Three indicted for defrauding banks with alterered money orders
A federal grand jury returned a four-count indictment charging Michael Baker, 23, of Covington, Georgia; Clinton Gaynor, 27, and Asia Loveless, 20, both of Cleveland, for defrauding local banks by presenting altered U.S. Postal money orders into the bank accounts of recruited people and later withdrawing funds under false pretenses, said Carole S. Rendon, Acting United States Attorney for the Northern District of Ohio.
The indictment alleges that Baker, Gaynor and Loveless recruited local people to deposit 119 altered U.S. Postal money orders into their bank accounts and later made cash withdrawals totaling over $59,000 from various ATMs.
Assistant United States Attorneys Robert W. Kern and Karrie D. Howard are prosecuting this case, following an investigation by the U.S. Postal Inspection Service.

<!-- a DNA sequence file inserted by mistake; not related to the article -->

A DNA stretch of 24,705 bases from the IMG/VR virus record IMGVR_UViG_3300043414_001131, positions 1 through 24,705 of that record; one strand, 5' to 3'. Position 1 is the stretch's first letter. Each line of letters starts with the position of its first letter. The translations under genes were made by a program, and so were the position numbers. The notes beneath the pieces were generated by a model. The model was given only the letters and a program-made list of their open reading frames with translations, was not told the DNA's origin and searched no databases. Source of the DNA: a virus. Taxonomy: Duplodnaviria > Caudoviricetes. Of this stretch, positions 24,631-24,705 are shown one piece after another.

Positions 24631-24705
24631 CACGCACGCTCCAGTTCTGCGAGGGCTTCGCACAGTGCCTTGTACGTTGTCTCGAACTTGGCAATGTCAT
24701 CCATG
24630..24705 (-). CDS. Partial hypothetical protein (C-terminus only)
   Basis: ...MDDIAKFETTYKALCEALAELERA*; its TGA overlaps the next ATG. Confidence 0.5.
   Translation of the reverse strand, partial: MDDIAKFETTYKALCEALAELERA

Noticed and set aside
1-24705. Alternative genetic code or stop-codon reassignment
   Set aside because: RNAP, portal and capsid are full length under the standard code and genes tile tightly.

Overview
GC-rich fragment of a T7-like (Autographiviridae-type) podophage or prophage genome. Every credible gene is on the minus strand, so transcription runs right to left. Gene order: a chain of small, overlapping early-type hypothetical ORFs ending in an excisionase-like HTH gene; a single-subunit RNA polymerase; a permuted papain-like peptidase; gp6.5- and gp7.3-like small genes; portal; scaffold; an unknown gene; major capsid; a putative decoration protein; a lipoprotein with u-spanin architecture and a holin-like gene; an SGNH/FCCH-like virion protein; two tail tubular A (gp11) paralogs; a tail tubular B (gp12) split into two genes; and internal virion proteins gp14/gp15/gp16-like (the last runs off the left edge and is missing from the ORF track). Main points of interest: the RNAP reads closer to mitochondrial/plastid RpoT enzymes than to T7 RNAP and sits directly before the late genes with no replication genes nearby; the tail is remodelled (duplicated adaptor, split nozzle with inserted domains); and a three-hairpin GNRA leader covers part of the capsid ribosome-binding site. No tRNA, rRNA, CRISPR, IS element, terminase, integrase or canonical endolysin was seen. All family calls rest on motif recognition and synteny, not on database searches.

If convicted, the court will determine the defendants’ sentence after a review of factors unique to this case, including the defendants’ prior criminal record, if any, the defendants’ role in the offense, and the characteristics of the violation. In all cases, the sentence will not exceed the statutory maximum. In most cases, it will be less than the maximum.
An indictment is only a charge and is not evidence of guilt. A defendant is entitled to a fair trial in which it will be the government's burden to prove guilt beyond a reasonable doubt.